While the crippling homesickness that comes with traumatic displacement is certainly unhealthy, this is not the usual, benign nostalgia that most people experience in their everyday lives, such as my fond regard for Elgin Street Diner. What, then, constitutes a more average feeling of nostalgia? An analysis of the magazine Nostalgia, which invites its readers to submit their own nostalgic stories, revealed that these recollections most often revolve around oneself and one’s experiences with close others and important events. Furthermore, they tend to be more positive than negative. Intriguingly, this study also observed that negative affect, especially loneliness, frequently serves as a trigger for nostalgia, and that nostalgia improves mood because it “bolsters social bonds, increases positive self-regard, and generates positive affect”.⁴ Thus, in spite of their bittersweet tinge, it is possible that nostalgic experiences serve as positive mental resources through their ability to reignite good feelings about yourself and those you care about. This is consistent with the fact that another common theme in nostalgic stories is being at a low point and subsequently experiencing a triumph.⁴ When you are feeling lonely, nostalgia reminds you of the meaningful bonds that you have formed. When you are feeling down, nostalgia reminds you that you have risen from undesirable situations before.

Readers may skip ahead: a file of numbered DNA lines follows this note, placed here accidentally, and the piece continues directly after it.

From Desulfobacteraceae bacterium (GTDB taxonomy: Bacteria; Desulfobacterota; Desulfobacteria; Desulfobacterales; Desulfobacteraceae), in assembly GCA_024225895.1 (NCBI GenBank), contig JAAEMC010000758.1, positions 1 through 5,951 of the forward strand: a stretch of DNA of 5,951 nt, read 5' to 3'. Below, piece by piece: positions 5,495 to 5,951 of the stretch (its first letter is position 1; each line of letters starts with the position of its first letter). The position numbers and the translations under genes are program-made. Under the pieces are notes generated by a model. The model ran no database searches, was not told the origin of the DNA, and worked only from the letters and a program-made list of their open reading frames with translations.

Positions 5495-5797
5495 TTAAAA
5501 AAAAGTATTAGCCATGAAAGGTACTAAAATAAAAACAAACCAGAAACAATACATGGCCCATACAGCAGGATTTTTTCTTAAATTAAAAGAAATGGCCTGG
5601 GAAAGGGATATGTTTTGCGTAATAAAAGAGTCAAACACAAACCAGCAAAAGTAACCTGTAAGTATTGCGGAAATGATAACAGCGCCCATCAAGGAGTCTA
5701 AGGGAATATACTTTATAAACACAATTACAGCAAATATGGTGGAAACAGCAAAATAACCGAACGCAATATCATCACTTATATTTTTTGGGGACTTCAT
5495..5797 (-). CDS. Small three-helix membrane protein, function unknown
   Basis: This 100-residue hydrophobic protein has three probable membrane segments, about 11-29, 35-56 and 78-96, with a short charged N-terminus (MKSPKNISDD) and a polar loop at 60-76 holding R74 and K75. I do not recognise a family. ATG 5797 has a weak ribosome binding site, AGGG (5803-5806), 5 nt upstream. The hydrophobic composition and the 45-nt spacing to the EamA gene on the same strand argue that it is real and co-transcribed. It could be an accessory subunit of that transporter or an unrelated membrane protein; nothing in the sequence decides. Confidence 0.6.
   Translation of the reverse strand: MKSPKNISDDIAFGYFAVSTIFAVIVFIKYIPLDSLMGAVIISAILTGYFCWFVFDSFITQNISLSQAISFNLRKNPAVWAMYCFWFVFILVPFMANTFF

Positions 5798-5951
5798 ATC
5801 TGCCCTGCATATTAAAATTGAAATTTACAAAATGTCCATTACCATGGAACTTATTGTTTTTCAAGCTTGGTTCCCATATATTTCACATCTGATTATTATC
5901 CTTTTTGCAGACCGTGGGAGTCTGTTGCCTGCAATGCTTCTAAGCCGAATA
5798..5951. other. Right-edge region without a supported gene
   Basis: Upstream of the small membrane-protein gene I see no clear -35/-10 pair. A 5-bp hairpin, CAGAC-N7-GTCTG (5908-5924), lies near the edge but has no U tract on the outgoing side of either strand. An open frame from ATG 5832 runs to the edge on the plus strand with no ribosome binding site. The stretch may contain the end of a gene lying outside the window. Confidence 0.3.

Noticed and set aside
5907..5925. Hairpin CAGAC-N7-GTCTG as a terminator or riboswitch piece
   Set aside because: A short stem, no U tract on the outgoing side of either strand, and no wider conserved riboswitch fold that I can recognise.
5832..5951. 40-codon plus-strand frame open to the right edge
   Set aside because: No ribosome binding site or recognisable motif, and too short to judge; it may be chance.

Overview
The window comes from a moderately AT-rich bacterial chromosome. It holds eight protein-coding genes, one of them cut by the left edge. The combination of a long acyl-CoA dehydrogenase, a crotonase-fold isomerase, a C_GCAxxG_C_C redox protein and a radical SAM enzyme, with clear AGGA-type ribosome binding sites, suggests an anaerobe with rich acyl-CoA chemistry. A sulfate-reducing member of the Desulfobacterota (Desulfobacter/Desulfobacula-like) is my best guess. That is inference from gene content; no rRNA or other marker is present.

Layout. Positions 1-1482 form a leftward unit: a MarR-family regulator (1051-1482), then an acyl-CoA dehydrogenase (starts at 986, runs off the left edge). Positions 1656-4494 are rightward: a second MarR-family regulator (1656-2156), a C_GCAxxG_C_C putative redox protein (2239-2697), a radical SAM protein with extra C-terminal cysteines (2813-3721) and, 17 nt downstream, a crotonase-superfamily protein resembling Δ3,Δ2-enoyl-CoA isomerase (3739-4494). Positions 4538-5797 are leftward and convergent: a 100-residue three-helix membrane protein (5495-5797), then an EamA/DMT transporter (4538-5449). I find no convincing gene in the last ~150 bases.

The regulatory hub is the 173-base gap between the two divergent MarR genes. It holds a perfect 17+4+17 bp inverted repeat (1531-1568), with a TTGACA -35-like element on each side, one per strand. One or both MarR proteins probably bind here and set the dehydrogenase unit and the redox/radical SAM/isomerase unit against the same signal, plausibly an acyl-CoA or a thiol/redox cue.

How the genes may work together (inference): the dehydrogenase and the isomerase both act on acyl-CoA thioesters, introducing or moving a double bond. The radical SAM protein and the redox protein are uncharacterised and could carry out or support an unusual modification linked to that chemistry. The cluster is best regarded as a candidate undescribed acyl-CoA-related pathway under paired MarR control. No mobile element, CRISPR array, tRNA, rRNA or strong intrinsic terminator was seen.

This updated perspective of nostalgia as a positive resource may also explain the seemingly contrary traditional view. The fact that we now observe nostalgia being used as a mechanism to improve mood suggests that the soldiers studied in centuries past were doing just that. Trying to find a way to cope with the immense stress imposed by war, they may have turned to nostalgia in an attempt to soothe their existing symptoms, rather than the symptoms stemming from the nostalgia itself. This would be consistent with a number of other studies that have since explored the kinds of negative affect that prompt nostalgia. For example, people are more likely to become nostalgic when they feel a sense of meaninglessness.⁵